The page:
Magic cards: Just for nerds?

Don’t believe what they say; Magic might be the game for you.

Jenna H. Beyer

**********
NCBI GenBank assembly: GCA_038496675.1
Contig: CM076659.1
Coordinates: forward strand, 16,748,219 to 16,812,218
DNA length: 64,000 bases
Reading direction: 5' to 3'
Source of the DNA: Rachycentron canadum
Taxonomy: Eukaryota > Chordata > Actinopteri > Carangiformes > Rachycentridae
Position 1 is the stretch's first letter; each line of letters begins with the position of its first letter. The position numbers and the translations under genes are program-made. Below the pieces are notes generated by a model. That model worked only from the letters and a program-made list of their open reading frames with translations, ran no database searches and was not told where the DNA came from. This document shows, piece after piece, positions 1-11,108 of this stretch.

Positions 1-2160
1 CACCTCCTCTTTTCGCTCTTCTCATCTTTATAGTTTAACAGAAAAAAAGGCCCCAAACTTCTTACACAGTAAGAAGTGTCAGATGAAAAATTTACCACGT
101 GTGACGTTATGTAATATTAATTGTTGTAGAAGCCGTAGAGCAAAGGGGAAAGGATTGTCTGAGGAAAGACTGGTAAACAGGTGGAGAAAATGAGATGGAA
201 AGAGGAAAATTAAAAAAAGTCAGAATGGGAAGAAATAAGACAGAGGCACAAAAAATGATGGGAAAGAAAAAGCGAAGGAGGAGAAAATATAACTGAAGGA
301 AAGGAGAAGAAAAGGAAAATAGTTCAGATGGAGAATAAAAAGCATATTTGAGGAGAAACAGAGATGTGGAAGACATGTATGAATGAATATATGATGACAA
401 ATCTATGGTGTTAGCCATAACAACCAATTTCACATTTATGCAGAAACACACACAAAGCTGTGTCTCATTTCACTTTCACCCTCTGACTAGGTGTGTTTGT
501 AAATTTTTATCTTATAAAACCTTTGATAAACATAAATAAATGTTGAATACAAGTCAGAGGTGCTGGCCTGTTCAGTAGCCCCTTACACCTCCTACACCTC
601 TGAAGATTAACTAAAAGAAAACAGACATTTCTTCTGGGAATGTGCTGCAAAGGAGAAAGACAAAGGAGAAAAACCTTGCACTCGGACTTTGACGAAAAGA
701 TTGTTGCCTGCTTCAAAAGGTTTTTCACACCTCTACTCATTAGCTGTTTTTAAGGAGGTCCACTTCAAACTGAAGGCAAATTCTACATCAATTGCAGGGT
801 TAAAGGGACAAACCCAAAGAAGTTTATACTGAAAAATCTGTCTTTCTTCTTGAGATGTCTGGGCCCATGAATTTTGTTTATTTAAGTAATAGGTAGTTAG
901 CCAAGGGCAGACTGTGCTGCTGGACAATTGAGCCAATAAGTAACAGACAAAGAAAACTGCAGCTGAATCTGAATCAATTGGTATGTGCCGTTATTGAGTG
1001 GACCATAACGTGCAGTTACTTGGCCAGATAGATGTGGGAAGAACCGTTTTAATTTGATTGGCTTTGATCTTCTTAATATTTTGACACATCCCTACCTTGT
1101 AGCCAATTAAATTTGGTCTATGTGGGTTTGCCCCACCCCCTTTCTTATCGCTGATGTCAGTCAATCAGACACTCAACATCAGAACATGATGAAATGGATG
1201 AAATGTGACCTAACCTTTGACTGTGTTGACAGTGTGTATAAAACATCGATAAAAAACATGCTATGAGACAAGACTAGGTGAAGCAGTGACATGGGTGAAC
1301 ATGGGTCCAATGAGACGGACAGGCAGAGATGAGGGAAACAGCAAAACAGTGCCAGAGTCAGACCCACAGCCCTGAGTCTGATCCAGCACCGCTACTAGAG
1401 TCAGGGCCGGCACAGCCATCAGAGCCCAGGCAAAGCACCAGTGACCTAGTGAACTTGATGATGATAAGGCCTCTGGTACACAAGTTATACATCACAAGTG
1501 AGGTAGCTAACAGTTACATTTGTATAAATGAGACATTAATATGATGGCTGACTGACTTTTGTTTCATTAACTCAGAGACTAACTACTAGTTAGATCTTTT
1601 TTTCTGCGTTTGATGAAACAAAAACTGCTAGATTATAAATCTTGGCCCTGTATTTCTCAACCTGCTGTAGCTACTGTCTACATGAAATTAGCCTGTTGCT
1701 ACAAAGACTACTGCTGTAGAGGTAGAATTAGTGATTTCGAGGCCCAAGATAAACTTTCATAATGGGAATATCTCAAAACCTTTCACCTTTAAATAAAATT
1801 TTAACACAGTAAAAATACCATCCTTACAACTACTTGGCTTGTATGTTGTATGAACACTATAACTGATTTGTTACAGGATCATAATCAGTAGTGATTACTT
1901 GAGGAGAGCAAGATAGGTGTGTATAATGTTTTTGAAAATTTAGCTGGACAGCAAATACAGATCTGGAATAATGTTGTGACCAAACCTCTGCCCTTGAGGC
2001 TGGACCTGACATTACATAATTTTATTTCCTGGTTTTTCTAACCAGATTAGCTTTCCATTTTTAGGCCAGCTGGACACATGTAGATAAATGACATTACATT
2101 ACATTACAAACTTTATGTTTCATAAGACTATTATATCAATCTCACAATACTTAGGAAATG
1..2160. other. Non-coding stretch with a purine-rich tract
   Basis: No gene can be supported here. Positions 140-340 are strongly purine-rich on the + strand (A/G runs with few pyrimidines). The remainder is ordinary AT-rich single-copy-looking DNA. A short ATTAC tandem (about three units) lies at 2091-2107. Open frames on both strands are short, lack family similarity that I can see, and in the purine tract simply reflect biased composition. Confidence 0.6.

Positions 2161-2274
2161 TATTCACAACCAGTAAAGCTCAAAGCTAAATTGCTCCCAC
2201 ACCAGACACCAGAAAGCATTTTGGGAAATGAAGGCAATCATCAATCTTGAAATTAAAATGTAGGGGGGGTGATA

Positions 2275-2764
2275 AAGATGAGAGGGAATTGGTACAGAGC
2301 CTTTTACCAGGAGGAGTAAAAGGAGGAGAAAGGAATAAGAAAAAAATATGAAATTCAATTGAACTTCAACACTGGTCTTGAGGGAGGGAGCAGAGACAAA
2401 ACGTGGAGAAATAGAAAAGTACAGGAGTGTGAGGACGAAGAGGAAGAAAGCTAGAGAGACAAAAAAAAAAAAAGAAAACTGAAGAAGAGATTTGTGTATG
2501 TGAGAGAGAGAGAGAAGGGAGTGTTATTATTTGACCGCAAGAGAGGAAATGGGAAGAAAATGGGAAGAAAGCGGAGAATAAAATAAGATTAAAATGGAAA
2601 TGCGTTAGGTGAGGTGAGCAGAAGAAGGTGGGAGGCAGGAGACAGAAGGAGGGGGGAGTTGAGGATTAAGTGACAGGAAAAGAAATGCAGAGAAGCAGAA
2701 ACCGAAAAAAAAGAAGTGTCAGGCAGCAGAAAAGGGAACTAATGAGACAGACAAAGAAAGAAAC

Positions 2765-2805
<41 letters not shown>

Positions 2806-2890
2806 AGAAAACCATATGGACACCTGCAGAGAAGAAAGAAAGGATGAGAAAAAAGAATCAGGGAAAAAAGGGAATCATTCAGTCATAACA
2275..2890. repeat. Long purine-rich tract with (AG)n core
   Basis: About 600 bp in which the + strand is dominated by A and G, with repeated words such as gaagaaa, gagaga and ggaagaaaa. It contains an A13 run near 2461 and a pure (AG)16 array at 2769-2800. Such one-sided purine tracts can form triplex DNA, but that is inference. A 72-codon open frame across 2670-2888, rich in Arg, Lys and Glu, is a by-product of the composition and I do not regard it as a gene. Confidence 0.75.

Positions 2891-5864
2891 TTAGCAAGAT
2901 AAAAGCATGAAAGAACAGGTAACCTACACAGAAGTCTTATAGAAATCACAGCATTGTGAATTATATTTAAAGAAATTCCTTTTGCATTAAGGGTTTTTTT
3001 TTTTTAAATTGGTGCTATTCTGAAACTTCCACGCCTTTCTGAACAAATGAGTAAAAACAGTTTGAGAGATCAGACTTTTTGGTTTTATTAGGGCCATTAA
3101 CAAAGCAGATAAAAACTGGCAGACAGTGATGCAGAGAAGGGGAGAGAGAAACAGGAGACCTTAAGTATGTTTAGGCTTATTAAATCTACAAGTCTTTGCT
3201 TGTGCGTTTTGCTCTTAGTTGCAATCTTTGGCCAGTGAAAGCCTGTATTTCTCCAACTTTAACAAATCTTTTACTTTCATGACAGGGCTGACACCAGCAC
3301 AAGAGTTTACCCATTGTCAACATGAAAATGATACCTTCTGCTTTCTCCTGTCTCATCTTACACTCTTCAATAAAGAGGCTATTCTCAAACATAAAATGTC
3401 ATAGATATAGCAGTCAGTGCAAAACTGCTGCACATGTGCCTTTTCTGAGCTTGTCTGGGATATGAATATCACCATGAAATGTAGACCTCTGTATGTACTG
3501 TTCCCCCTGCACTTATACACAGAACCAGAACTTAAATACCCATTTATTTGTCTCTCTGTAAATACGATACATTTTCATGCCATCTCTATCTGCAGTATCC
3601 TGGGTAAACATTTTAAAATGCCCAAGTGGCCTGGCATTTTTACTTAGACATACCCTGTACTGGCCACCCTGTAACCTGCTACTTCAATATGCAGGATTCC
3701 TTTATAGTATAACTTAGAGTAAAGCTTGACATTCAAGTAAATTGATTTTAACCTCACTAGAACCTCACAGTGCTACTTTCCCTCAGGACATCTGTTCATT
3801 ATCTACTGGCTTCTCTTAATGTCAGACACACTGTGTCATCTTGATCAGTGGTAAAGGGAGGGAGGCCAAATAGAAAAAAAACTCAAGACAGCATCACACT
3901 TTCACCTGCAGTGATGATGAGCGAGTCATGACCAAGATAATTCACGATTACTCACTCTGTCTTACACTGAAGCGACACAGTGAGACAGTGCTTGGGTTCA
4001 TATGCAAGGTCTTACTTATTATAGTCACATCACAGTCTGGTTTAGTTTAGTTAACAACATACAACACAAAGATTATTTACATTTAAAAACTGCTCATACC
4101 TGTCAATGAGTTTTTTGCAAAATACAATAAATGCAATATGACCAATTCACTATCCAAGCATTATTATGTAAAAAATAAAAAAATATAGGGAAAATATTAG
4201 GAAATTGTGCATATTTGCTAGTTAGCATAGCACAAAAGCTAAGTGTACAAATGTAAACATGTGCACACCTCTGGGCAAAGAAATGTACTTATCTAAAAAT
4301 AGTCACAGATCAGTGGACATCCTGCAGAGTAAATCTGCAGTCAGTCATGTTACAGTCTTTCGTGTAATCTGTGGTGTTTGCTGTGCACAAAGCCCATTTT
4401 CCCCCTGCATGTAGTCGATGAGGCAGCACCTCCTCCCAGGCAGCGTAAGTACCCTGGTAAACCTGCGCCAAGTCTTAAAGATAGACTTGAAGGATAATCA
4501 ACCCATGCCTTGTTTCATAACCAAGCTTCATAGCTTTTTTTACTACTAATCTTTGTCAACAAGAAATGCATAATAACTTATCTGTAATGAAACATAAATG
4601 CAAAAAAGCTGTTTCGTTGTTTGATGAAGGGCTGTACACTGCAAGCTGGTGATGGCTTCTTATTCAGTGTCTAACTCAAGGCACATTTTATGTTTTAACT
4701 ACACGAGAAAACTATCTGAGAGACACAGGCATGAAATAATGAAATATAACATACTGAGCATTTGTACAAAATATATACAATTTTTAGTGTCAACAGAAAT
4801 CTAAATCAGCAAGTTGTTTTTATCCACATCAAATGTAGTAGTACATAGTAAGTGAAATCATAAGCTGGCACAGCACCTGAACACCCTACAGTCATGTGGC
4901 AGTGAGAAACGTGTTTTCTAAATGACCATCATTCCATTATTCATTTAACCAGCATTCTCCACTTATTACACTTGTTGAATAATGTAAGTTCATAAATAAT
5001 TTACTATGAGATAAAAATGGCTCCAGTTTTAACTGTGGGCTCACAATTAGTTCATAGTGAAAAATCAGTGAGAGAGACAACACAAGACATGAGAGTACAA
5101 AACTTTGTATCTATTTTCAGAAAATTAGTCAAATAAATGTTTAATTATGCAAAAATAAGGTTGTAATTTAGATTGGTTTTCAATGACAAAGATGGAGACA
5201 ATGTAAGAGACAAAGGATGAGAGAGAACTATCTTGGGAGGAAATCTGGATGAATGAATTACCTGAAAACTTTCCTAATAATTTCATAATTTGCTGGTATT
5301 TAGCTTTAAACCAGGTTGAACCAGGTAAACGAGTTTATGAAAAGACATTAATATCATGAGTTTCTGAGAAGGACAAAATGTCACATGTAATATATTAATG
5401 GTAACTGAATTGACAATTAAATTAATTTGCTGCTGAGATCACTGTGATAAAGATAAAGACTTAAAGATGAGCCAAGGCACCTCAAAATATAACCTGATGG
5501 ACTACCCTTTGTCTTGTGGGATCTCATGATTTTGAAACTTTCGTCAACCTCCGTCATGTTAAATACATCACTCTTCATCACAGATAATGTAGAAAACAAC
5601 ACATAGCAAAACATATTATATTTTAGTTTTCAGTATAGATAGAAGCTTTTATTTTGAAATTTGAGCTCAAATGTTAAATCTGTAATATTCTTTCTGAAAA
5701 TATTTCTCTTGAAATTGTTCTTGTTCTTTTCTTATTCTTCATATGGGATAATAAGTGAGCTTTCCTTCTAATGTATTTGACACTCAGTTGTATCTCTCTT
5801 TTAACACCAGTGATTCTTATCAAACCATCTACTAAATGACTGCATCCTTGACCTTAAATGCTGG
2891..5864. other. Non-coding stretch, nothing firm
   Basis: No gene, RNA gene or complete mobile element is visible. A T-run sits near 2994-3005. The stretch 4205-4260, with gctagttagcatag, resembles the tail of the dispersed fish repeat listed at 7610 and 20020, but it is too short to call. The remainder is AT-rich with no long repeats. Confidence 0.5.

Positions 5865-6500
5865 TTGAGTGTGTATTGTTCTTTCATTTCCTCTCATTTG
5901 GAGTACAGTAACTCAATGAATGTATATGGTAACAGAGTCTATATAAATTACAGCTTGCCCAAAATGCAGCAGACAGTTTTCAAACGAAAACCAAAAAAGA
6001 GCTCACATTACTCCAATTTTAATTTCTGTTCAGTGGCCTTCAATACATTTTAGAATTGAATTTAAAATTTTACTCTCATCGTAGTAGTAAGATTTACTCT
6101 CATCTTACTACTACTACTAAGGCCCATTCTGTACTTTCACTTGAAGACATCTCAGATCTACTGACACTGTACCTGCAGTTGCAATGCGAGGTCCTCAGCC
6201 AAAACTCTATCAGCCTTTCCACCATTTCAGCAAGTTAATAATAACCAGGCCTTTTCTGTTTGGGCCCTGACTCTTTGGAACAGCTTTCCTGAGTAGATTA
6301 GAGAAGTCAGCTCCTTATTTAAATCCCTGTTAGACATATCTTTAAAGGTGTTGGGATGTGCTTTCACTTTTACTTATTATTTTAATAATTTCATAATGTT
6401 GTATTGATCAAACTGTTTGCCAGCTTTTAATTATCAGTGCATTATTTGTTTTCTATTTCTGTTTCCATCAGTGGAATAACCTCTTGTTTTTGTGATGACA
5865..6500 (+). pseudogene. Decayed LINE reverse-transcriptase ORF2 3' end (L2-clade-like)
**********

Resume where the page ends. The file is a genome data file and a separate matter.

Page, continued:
In the past few months, IâÄôve had the following conversation with several close friends. Friend: So what have you been doing lately? Me: Actually, IâÄôve been playing a lot of Magic. Friend: Really? Magic? Me: Well, you know, itâÄôs pretty interesting âĦ Friend: Wow, seriously Jenna? Magic? Like Magic cards? Yes. My name is Jenna and I play Magic. And everyone around me seems to react differently to this news. True, it seems not so long ago my best friend and I would walk through the kitchen on summer days shouting âÄúnerd bombers!âÄù to her brother and his friends, colorful cards splayed between them at the table. Magic used to be, in my mind, something played only by people who never saw daylight and never drank anything other than Mountain Dew. But all of that stopped one recent November night when some friends decided to have a âÄúMagic night.âÄù The first thing I noticed was the utter lack of shame required âÄî there is no time to think about what you are actually saying when playing Magic. Things that sounded ridiculous in conversation, such as âÄútrample,âÄù âÄúvigilance,âÄù and âÄúTurtle Formation gives all of my creatures shroud for this turn,âÄù rolled right off the tongue in a display of dignity I suddenly looked forward to âÄúreplicating,âÄù if only for the joy of saying these things and of course hearing the grumbles of my foisted opponents. The next day, I went to the game store and bought some cards. And even though I know full well the fragile limits of my motion sickness, I drove home like âÄúBouncing BeeblesâÄù with âÄúhaste.âÄù I couldnâÄôt wait to open those shiny little packets of mystery and wisdom; I spent the next few hours in a state of relative nausea. The next few months were awash with wizardry. Sure, I had schoolwork to do, a job to keep and a Facebook account to check, but suddenly those things seemed less pressing. I was more interested in finding a solid play strategy and the card shop with clientele least likely to gawk at a twenty-something woman browsing through the creatures bin. Obviously, Magic contains the addictive qualities of many games, especially those that seem to be thought of as strictly for nerds, but it has its advantages. ItâÄôs an excellent escape from technology; you can play anywhere with a flat surface, and you donâÄôt have to spend hours downloading add-ons for your tired Rock Band song list, crying when the Warcraft server goes down or experiencing the weird feeling your head gets after being toasted by a TV or computer screen. Magic is strategy and luck and can give you an interesting perspective on your own conflict strategies and critical thinking skills. What does it mean that I took to playing with white cards, full of protection spells and clergy while my friends chose black, the color of death, decay and sacrifice? Am I the next Gandhi? Are they all secret misanthropes? As adults, we forget the importance of face-to-face games âÄî that they allow for serious fun and brain exercise while reaffirming valuable lessons, like not worrying what other people think. In a recent visit to the official campus Magic club, I asked the groupâÄôs resident expert, Stephen Berg, how he felt about the stereotype that Magic is only for nerds. âÄúOnly for nerds?âÄù he asked with a knowing chuckle. âÄúTry learning the rules!âÄù IâÄôm not sure if that confirms or denies the assertion âÄî stay tuned for a column on the meaning of the word âÄúnerdâÄù âÄî so I challenge you to put your pride aside and take the Magic plunge. Jenna H. Beyer welcomes comments at [email protected]